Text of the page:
I have already mentioned Atli, who was out in a grove when a bird began to talk to him. Norse myths and sagas have many examples of how people would sit outside in groves, on mountaintops, by rivers, and perhaps most importantly, on burial mounds, in order to communicate with the spirits of nature, with the dead, or other supernatural beings who might help. They even had a name for it, Utiseta. Utiseta means “to sit outside”, and it was a way of outdoors meditation which usually happened at night-
During the pagan era, laws had been memorized by specialized lawmen, and many of these laws concerned rules about how and when to conduct the larger, public, pagan rituals. When Christianity came to Scandinavia and became the chosen religion of the ruling classes, new laws were imposed, of course. These laws were, for the first time in Scandinavian history, also written down.
One of the earliest written laws in Norway was the one we know as the Law of Frostating. It was written down sometime during the 1100ds, give or take, when Christianity was still quite fresh and many people, who probably even thought that they were good Christians, still practiced ancient, ancestral rituals. The lawmen of the period needed to set a few things straight, and in chapter 5 of the Frostating religious laws, we can read about who will get the hardest of all punishments:
“Those men who forfeit their life because of theft or robbery, whether they rob from ships or on land, and likewise they who forfeit their lives due to murder or witchcraft, divination trips or utiseta in the nights in order to wake up trolls and thus promote paganism, all such men are ubotamenn and have lost their properties and their protection from the law.”
An ubotamaðr was a man who had no protection from the law; anyone could take his possessions, claim his property, or kill him without punishment. His family would also lose their home and the protection of the law. This was the harshest law known in all of Norway at the time; an ubotamann (and his family) was basically exiled from society and fair game to anyone who might want to hurt them. This terrible punishment was given to thieves, robbers, rapists, murderers, and people who practiced witchcraft, divination or so-called utiseta – to sit outside. Basically, meditation was outlawed, especially if it happened outside in a natural temple, and it was obviously considered the core and root of paganism, which was criminalized.
This early law against meditation outdoors was not enough. The custom was so deeply ingrained in Scandinavian culture that a new law was made in 1267 to clarify what was illegal. 1267 is actually quite late – more than 200 years had passed since the conversion to Christianity, yet the law reveals that the old, pagan practice was still very much up and running. The new Gulating-law declares:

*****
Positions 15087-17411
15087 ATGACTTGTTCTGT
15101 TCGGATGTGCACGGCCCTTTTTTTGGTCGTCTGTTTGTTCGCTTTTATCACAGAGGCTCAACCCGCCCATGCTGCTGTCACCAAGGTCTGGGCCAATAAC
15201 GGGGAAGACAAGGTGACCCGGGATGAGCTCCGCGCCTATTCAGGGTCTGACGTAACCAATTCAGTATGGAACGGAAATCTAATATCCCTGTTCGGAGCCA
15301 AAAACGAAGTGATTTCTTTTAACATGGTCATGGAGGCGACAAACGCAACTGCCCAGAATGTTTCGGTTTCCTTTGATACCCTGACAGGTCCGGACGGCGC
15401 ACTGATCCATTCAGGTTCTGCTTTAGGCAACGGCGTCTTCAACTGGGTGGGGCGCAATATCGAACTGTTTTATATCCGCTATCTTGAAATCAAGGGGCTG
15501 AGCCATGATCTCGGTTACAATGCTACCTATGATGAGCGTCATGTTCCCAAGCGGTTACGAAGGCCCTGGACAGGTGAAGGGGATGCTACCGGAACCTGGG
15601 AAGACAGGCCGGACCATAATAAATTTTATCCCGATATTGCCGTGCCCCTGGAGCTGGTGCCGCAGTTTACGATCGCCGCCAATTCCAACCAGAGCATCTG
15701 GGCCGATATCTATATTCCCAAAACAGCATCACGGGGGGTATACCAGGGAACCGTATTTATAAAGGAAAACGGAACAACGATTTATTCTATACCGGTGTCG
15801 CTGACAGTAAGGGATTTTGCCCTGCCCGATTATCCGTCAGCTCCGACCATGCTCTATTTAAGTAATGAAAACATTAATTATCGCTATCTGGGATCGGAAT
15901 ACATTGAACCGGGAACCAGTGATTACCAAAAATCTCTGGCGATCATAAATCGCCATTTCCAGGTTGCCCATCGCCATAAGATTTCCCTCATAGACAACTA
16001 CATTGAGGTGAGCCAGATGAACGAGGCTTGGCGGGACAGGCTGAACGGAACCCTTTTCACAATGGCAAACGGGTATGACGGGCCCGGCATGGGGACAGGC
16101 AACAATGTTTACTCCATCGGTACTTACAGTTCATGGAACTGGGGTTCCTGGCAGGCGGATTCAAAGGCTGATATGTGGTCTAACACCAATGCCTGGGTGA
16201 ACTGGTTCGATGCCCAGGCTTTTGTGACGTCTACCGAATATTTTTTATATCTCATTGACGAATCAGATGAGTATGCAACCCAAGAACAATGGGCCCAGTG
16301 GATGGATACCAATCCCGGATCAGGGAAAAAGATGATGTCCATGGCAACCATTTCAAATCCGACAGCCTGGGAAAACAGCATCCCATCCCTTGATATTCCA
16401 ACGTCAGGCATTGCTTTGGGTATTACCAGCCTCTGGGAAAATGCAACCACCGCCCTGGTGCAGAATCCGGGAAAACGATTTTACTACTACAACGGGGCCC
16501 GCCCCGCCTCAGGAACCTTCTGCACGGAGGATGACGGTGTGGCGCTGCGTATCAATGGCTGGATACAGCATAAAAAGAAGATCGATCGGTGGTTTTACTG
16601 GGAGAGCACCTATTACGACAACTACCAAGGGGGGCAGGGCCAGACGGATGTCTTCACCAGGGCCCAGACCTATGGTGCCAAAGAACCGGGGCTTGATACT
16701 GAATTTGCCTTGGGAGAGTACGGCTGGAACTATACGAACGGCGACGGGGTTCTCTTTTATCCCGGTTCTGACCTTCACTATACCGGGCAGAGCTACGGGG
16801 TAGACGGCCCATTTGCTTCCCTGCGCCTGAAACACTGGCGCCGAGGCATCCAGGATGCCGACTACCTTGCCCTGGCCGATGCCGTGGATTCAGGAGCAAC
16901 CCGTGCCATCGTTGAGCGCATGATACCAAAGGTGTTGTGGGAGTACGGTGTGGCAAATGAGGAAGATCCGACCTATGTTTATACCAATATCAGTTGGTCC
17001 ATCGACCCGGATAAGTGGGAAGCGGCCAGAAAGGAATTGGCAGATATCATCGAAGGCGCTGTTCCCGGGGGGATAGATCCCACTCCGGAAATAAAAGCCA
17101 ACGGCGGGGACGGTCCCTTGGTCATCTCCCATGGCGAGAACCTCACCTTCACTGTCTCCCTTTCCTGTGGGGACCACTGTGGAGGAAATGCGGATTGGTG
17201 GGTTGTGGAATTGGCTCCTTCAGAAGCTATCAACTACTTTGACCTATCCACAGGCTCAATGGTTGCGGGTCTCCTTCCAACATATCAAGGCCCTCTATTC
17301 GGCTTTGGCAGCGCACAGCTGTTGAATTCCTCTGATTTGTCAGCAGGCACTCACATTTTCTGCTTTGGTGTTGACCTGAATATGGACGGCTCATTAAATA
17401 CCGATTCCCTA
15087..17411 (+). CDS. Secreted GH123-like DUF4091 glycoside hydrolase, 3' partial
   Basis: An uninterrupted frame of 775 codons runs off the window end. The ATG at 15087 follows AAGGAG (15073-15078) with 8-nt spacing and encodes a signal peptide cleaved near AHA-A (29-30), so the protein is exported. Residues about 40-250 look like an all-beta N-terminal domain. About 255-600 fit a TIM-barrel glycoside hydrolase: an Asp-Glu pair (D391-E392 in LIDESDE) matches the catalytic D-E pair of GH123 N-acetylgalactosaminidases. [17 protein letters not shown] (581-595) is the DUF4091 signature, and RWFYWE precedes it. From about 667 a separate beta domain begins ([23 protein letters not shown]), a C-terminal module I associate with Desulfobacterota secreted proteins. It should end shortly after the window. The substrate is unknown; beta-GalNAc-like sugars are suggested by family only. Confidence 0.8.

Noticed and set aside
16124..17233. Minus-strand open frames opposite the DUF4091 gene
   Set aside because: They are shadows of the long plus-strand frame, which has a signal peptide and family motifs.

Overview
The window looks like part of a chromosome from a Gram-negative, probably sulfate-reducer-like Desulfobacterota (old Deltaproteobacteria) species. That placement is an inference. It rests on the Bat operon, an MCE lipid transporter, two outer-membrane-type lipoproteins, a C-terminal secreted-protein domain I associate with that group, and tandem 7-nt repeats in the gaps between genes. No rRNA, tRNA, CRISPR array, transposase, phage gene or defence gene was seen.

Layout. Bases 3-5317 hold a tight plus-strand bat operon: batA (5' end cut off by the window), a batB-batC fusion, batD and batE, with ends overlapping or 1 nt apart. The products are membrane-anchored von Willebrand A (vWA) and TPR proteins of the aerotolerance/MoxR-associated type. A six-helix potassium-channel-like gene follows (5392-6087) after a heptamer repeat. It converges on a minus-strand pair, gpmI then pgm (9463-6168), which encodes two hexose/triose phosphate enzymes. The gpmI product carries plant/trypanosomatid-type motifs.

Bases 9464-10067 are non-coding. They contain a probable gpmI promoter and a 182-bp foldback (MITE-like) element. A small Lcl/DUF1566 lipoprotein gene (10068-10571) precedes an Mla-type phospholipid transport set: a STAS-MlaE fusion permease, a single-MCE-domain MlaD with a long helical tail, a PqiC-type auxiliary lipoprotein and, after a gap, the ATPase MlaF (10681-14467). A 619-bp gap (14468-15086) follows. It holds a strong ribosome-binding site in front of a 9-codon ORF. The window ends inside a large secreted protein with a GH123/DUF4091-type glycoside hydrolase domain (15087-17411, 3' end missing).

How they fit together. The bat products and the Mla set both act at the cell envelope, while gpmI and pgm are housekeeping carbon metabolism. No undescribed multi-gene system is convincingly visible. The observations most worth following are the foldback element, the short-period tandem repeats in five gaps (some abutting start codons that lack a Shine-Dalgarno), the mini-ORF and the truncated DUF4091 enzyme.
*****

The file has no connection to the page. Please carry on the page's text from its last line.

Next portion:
“And these things belong to misunderstandings and pagan beliefs: Galdrar (spellsongs), witchcraft, to call a man troll-rider, prophecies or divination, the belief that landvetter (land-spirits) live in the groves and the mounds and the waterfalls, so also utiseta in order to ask about fate, and those who oppose God and the holy church in order to find in the burial mounds or in any other way become mighty and wise, so also those who try to wake up the dead or a haugbu (mound-dweller).”
Not only did they not like to contain their gods indoors, they also preferred to live in natural surroundings. Even when they saw the constructions works of Roman civilization, they remained unimpressed and saw absolutely no need to copy it. According to one Roman source, some tribes who came to live within the borders of the empire became depressed when they had to live within civilized, modern Roman stone houses, feeling suffocated and imprisoned. About their native dwellings, Tacitus wrote:
“It is a well-known fact that the peoples of Germany never live in cities and will not even have their houses adjoin one another. They dwell apart, dotted about here and there, wherever a spring, plain, or grove takes their fancy.
Their villages are not laid out in the Roman style, with buildings adjacent and connected. Every man leaves an open space round his house, perhaps as a precaution against the risk of fire, perhaps because they are inexpert builders. They do not even make use of stones or wall-tiles; for all purposes they employ rough-hewn timber, ugly and unattractive-looking. Some parts, however, they carefully smear over with a clay of such purity and brilliance that it looks like painting or colored design.
They also have the habit of hollowing out underground caves, which they cover with masses of manure and use both as refuges from the winter and as storehouses for produce. Such shelters temper the keenness of the frosts; and if an invader comes, he ravages the open country, while these hidden excavations are either not known to exist, or else escape detection simply because they cannot be found without a search.”
I am going to conclude this article with an example from Edda poetry which seems eerily relevant today, the Edda poem Grǫttasǫngr.
“Odin´s son was called Shield, and from him are the Skioldunga lineage descended; he had his seat and ruled the lands that are now known as Denmark, but which was then called Gotland. Shield had that son who was called Peace Heritage, and he ruled the lands after him. The son of Peace Heritage was called Wisdom, he took the kingdom after his father, in that time when Augustus Caesar ruled and there was peace in all lands, then was Christ born. And because of Wisdom being the mightiest King in the Northern lands, so the peace was known by him in all Danish tongues, and the North-men called that age the Peace of Wisdom.